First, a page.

If you're married and on Facebook, there's a good chance you've been nominated by a friend to participate in the wildly popular "love your spouse challenge."
The challenge encourages its participants to post a week's worth of photos to Facebook, along with a post about a special memory they have shared with their spouse, or a sweet anecdote about why they love their partner.
But the Facebook phenomenon is inspiring some moms to speak out about the grittier moments in marriage — from arguing over directions to staying up all night to care for a sick kid — saying it's those moments that end up making them feel most connected to their spouse.
Danielle Guenther is a lifestyle photographer who has created two photo series showing the realities of pregnancy and parenthood. Seeing friends post glossed-over moments as a part of the challenge inspired her to tackle what she calls "common moments" in marriage, creating the first image in what she hopes will become a series of "real marriage" photos.
"I'm digging the idea of the 'love your spouse challenge' and everything it embraces — love," Guenther told TODAY Parents. "But what about those moments when you're bickering or disagreeing and those loving memories are a thing of the past?"
"I think there's so much humor in those common moments," Guenther continued. "It's awful when you're in the disagreement, but most of the time, you look back and laugh at how incredibly infuriated both of you — or at least one of you — were."
Guenther says she hopes to take more "real marriage" photos, in hopes of capturing the honest moments that make up a marriage, and ultimately lead to a stronger relationship.
"Living with someone day in and day out can be incredibly fulfilling, but often makes your head explode at times and there's humor in that," said Guenther.
"The real challenge is knowing that there is more to life than perfect pictures and anniversary gifts," Masony wrote in the post. "The real challenge is knowing that the person who is sleeping next to you, snoring like a Mack truck, has your back no matter what. They are there for you even when you yourself want to give up."
Masony has been married for 13 years, and says she shared her feelings about the challenge because she believes in being real with her readers about marriage and parenting, making sure they know they are not alone in their daily struggles.
"It is important to remember that it is not a competition, and that marriage itself is the real challenge," said Masony. "Perfection can be the undoing of a relationship, so we do not strive for that."
Melissa Bowers, who blogs at Michifornia Girl, wrote a post that went viral earlier this month titled, "I cannot in good conscience participate in the 'love your spouse challenge.'"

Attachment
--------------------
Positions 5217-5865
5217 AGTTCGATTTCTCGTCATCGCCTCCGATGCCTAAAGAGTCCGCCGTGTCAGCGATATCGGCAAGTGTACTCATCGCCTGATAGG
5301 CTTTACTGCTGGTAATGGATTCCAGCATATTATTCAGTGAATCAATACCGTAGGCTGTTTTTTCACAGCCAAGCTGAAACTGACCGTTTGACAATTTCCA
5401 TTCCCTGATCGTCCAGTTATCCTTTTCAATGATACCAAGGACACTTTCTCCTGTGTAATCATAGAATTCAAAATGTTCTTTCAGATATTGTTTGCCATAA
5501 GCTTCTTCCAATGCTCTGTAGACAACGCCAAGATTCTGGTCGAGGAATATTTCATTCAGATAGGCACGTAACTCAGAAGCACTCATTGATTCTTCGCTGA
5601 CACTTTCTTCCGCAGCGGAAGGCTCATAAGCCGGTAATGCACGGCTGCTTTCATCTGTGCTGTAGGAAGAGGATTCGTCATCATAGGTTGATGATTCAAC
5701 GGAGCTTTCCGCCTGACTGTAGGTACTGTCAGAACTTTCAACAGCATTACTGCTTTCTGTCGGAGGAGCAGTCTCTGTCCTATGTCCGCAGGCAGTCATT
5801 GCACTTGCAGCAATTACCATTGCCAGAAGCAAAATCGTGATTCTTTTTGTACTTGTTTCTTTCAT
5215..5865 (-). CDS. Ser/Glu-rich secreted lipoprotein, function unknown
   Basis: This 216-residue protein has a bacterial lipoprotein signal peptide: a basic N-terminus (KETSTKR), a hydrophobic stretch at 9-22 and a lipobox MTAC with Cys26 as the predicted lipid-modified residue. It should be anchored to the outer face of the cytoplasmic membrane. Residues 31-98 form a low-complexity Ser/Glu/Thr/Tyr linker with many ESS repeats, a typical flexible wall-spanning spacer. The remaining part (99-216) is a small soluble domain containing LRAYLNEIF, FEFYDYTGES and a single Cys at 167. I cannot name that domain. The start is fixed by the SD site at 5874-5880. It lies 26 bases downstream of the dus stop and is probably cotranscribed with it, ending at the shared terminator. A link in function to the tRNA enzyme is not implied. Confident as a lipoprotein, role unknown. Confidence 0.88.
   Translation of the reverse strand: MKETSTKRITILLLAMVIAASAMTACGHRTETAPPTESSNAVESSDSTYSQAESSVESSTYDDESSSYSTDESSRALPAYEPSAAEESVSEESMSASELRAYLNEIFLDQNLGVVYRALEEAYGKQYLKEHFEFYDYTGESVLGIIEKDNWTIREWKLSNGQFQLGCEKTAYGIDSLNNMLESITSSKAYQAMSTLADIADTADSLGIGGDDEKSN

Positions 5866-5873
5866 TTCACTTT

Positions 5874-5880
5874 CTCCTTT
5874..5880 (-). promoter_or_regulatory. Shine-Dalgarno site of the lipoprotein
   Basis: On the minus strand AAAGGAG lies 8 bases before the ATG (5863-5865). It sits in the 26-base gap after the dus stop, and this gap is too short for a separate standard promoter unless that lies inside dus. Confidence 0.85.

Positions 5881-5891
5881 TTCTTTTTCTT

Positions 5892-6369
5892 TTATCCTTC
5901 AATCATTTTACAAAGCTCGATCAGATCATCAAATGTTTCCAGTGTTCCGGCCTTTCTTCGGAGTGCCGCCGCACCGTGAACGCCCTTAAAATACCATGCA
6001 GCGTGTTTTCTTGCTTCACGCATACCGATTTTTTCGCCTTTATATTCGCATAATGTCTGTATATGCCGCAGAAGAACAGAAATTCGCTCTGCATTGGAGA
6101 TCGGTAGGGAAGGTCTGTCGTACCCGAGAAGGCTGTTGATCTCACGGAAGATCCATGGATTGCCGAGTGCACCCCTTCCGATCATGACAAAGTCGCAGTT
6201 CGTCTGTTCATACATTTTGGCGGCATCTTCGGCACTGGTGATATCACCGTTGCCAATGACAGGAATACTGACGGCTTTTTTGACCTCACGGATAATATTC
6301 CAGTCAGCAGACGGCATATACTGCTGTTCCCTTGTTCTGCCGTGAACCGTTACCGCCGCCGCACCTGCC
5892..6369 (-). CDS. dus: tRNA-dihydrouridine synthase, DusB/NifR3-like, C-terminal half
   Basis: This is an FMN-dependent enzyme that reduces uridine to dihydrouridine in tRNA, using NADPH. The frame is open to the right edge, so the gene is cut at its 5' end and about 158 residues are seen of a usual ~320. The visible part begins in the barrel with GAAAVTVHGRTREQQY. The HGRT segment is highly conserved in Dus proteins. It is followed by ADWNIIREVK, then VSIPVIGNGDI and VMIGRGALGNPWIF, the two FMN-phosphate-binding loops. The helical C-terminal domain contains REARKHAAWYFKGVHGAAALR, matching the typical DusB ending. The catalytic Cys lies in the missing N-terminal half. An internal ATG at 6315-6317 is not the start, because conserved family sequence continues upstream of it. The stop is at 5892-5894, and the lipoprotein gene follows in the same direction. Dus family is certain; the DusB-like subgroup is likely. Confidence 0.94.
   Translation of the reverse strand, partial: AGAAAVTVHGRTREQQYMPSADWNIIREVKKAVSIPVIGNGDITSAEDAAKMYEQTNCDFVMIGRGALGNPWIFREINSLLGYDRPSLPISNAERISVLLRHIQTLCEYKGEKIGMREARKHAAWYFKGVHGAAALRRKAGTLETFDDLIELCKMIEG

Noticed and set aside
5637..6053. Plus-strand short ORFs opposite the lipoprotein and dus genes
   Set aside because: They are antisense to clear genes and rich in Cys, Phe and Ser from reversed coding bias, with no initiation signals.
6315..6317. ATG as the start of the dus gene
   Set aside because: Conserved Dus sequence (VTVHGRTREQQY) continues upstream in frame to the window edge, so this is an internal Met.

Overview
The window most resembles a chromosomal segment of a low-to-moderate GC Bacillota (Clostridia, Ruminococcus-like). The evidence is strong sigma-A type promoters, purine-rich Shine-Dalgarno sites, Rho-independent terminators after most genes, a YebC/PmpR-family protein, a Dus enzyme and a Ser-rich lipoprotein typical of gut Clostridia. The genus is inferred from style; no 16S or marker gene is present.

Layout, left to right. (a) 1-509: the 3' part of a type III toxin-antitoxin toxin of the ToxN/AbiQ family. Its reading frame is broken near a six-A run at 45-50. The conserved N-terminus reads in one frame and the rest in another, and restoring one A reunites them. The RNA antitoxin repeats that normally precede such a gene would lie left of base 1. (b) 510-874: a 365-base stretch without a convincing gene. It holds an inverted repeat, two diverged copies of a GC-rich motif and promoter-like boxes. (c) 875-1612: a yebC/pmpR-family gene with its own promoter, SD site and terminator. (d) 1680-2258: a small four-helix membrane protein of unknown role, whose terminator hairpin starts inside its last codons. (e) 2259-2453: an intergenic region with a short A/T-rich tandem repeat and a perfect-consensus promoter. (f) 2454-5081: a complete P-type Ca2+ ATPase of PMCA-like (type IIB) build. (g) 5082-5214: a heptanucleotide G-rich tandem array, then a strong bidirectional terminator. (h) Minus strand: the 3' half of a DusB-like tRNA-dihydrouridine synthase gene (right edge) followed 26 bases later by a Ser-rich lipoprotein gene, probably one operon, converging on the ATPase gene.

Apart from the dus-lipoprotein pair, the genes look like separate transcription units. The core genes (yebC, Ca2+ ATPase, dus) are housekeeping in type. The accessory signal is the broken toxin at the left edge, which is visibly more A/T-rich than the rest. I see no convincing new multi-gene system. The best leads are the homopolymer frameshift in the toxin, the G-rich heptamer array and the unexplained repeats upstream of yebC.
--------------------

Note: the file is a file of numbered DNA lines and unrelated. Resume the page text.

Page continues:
Bowers speaks candidly about the struggles she has encountered in her own marriage, and expresses concern that those sharing "perfect" photos in the challenge are only revealing the best parts of their lives, rather than being real about the struggles they face.
"We have the airbrushed wedding pictures and the beaming, sparkly selfies," Bowers wrote in the post. "But I’d have to post something beyond our best five percent, because that’s not really how our union looks a lot of the time."
To show how her marriage often looks, the mom of two posted a series of photos showing marital struggles, such as her husband having to work late while the kids are driving her crazy, and the exhaustion parents feel each night once the kids are in bed.
"When this particular challenge started trending, everyone's photos were posed and 'sparkly,' as I put it in the post," said Bowers. "I actually really enjoyed seeing my friends' pictures — especially the throwbacks to when they first met, so young and in love. But it quickly became clear that no one has photos of the other stuff, and for good reason."
Bowers says she and her husband, like most couples, have hit their share of "rough patches," and wanted to show that real marriages are not always polished and perfect the way they are portrayed on social media.
"I wanted my post to serve as a lighthearted, comforting, gentle reminder that imperfection is more than okay: it can be celebrated, too," said Bowers.
"We shouldn't compare our lives to anyone else's, but we do — consciously and subconsciously, no matter our age, and we always have. Magazines and the media are forever under fire for showcasing stick-thin, Photoshopped, ninety-pound supermodels, and I liken social media to that. In essence, we are all promoting a 'reality' that is unachievable."